Thinking about a gap year? Follow expert advice on the joys and planning considerations of long-term independent travel in your 40s and later
Long-term travels are not just for the young and the retired. With planning, flexibility and calculated risk taking, almost anyone can do it.
Though you may associate backpacking with students and 20-somethings, long-term travel in your later years has many advantages. Typically more financially buoyant than in your youth, hopefully without too many health issues, an inner confidence built from navigating life and any children now grown up (although travelling with children need not be a barrier), your midlife really is a time to travel.
You may be considering a gap year as a singleton, perhaps exploring a new-found freedom or hooking up with a friend or group, or an ‘empty nest’ couple enjoying time to focus on themselves again (new shared experiences can really re-energise a relationship).
Possibly the most daunting aspect of travel at this age is creating the time for it. Not everybody will be able to, or indeed satisfied by, embarking upon what could be a very long early retirement. Agreeing an unpaid sabbatical, returning to the same employer, might be less easy than earlier in a career.
If you’re a contractor you may be best-placed to take time out… Being unavailable for a few months is unlikely to harm your reputation or future ability to get contracts.
You may also be able to combine work and travel and manage to arrange a temporary secondment abroad or move into online-based, location-independent careers, integrating your work into a nomadic lifestyle.
Crane Prairie Reservoir, Three Sisters Wilderness, Oregon, USA © Amanda Spice
Alternatively, you may simply have to risk resigning and stay flexible about your career afterwards. Perhaps it’s time for a change? What seems like a risk may actually be an opportunity. How about contracting in your specialism or tutoring or, if you have a house, use that asset to try a B&B?
Working couples may manage on a single income on your return (you can both can look for work, but only one needs to be successful). Really think about it – how much of your spending is habit compared with actually necessary? How little could you live off and still enjoy life? Consider your options for your return, but don’t let it be an obstacle.
Helping you to book your backpacking trip
Where to go on a midlife gap year
So, you’ve decided to go. But where? I highly recommend a mix of developing and developed countries: have a loose itinerary for each location but keep the ability to be flexible. As well as lower prices, the cultural differences you’ll encounter in developing countries are eye-opening and excite every sense.
When you’re travelling independently you may feel nervous at first, but don’t be put off. You don’t always need a guide. Everyone must eat, everyone needs a place to stay and, if you turn up at the bus station, it’s obvious you want to take a bus.
Antigua, Guatemala, backed by the cloud-capped Volcan de Agua © Amanda Spice
Five top tips for your travels
For every person out to trick you (and there are some), there are six complete strangers who will go out of their way to help. Keep your wits about you but don’t worry unduly, and see what opportunities present themselves.
Smile, and learn a few local words (write them on a flashcard if pronunciation is difficult).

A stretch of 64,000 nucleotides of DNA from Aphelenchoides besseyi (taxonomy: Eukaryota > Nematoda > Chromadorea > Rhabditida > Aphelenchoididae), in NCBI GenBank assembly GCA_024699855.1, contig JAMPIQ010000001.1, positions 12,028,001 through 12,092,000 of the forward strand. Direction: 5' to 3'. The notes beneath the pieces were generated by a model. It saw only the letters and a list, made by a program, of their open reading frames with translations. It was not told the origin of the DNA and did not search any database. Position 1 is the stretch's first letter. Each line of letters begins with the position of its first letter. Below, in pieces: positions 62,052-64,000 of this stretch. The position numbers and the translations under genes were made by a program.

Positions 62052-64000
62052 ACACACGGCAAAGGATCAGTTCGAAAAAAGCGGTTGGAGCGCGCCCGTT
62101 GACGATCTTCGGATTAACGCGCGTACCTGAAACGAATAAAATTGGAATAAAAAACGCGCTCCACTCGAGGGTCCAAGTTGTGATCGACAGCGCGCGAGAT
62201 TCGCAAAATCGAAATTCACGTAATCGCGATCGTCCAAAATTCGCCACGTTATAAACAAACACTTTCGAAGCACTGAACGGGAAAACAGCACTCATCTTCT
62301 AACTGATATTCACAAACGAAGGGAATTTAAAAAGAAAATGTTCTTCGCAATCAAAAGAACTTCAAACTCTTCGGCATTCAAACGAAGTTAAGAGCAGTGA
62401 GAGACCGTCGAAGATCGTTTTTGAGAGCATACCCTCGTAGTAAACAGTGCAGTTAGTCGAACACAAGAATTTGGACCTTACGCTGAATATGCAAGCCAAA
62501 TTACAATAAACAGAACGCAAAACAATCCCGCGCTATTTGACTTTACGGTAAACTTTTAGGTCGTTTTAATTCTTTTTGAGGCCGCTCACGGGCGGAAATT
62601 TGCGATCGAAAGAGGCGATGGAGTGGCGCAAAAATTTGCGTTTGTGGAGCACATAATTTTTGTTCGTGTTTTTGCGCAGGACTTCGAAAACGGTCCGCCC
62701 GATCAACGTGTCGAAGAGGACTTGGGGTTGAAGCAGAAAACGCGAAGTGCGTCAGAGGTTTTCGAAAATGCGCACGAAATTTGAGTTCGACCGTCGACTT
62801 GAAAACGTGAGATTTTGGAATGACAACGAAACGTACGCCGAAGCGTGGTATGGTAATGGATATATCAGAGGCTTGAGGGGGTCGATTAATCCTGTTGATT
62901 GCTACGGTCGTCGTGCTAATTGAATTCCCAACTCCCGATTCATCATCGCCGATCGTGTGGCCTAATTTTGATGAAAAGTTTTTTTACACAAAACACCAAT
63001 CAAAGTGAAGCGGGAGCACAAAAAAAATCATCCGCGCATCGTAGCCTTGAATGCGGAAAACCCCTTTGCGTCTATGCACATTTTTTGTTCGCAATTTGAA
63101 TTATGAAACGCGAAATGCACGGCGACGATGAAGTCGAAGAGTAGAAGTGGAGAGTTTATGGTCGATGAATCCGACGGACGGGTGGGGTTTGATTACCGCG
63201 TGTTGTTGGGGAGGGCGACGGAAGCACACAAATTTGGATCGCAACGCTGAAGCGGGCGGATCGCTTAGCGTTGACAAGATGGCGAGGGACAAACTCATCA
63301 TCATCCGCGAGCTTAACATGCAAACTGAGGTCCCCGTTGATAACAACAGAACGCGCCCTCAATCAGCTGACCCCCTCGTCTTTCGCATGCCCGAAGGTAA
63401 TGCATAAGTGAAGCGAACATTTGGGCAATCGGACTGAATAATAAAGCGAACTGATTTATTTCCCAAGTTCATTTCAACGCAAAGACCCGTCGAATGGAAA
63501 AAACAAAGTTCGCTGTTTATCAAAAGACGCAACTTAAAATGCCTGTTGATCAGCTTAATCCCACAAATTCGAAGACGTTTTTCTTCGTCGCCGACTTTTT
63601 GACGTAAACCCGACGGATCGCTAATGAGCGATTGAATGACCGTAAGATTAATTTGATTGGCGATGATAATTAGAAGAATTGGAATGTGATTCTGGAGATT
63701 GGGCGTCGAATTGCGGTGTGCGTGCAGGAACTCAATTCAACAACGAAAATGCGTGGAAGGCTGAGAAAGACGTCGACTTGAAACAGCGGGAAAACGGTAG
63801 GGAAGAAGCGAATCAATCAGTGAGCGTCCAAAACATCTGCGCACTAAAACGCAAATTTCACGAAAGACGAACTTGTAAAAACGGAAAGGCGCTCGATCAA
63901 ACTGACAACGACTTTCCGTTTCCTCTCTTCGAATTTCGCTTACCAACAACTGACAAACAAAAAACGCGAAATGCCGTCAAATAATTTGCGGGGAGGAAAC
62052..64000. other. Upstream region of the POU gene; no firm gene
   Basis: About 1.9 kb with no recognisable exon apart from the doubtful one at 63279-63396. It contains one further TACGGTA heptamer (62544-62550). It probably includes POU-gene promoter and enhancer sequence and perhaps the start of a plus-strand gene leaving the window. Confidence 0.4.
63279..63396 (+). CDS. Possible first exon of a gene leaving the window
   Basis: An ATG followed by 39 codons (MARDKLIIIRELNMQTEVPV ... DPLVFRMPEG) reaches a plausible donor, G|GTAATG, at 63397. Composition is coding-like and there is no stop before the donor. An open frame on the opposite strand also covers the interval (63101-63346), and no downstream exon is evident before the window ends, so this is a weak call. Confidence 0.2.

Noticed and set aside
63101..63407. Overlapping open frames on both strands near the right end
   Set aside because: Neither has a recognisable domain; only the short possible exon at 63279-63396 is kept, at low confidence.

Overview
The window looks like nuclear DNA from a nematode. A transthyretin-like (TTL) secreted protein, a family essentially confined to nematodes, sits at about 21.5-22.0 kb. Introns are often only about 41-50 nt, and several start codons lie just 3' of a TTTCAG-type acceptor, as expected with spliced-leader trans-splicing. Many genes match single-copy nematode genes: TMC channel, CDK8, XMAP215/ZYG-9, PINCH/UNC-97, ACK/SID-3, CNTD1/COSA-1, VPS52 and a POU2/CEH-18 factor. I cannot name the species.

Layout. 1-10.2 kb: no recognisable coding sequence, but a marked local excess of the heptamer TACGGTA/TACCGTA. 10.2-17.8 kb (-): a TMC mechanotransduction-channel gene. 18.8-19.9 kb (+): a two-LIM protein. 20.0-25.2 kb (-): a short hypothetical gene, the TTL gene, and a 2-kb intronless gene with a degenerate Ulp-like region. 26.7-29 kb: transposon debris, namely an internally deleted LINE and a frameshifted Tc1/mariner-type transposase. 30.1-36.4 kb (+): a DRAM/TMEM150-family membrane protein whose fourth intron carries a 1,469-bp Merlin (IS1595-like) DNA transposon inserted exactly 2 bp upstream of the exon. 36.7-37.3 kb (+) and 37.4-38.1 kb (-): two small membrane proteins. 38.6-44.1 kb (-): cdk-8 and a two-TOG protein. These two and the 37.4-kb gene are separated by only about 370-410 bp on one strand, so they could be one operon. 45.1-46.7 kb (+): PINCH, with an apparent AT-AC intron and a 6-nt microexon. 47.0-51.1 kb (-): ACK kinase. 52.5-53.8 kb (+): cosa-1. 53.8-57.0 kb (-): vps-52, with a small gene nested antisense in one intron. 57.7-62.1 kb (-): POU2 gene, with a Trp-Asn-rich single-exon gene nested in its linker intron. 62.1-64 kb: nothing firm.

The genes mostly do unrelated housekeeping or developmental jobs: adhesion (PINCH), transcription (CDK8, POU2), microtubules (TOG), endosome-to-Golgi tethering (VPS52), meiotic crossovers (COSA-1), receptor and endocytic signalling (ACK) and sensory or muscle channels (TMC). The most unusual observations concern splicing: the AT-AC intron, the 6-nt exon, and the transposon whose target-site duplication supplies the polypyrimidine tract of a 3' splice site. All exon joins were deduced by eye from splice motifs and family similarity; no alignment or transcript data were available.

Bartering can feel uncomfortable (especially when prices seem miniscule compared with home) but, if it’s the local custom, it is the responsible thing to do. It gets easier. Just remember that smile!
In developing countries, take some local or long-distance buses, walk in the countryside and head somewhere no-one else visits (staying mindful of your personal safety). You’ll get an authentic insight and stories and photos no-one else has.
Cultural overload and constant bargaining can wear you down, so plan in periodic respite in a developed country – either ‘chilling out’ or perhaps some wilderness camping, long mountain walks and adventure watersports.
Inspiring gap year travels
With my husband, I’ve taken ‘gap years’ of between six months and nearly two years, in our 30s, 40s and 50s. Our typical itinerary might be Latin America or Africa, New Zealand or Australia, south-east Asia (Vietnam or South Korea), then Canada or the USA wilderness. We like to spend six to 10 weeks in each country.
We recently undertook three days of hard (cheap) bus travel to reach a rarely-visited Vietnamese mountain village. Untouched by tourism, the welcome was unassuming and genuine. When the evening temperature dropped below 30oC, we walked six miles back to town and saw even more real daily life, up close and personal, than we’d seen from the slow bus out.
Cathedral Cove on The Coromandel Peninsula, New Zealand © Amanda Spice
When we briefly rejoined the ‘tourist circuit’ at Halong Bay, we used the money we’d saved to join one of the better tours. So, even here, we got to places other tourists didn’t and visited the popular spots before everyone else, leaving just as others arrived.
If you feel the spark to travel, start looking for ways to make it happen. Every breathtaking view, beautiful sunset, native wildlife spot, colourful market, historic building and cultural artefact that you discover will confirm that you made the right decision.
Save with your Boundless discount at Cotswold Outdoor
Don’t forget, if you’re planning some travel, you can stock up on outdoor clothing and equipment at Cotswold Outdoor and save 15% with your Boundless discount either in store or online.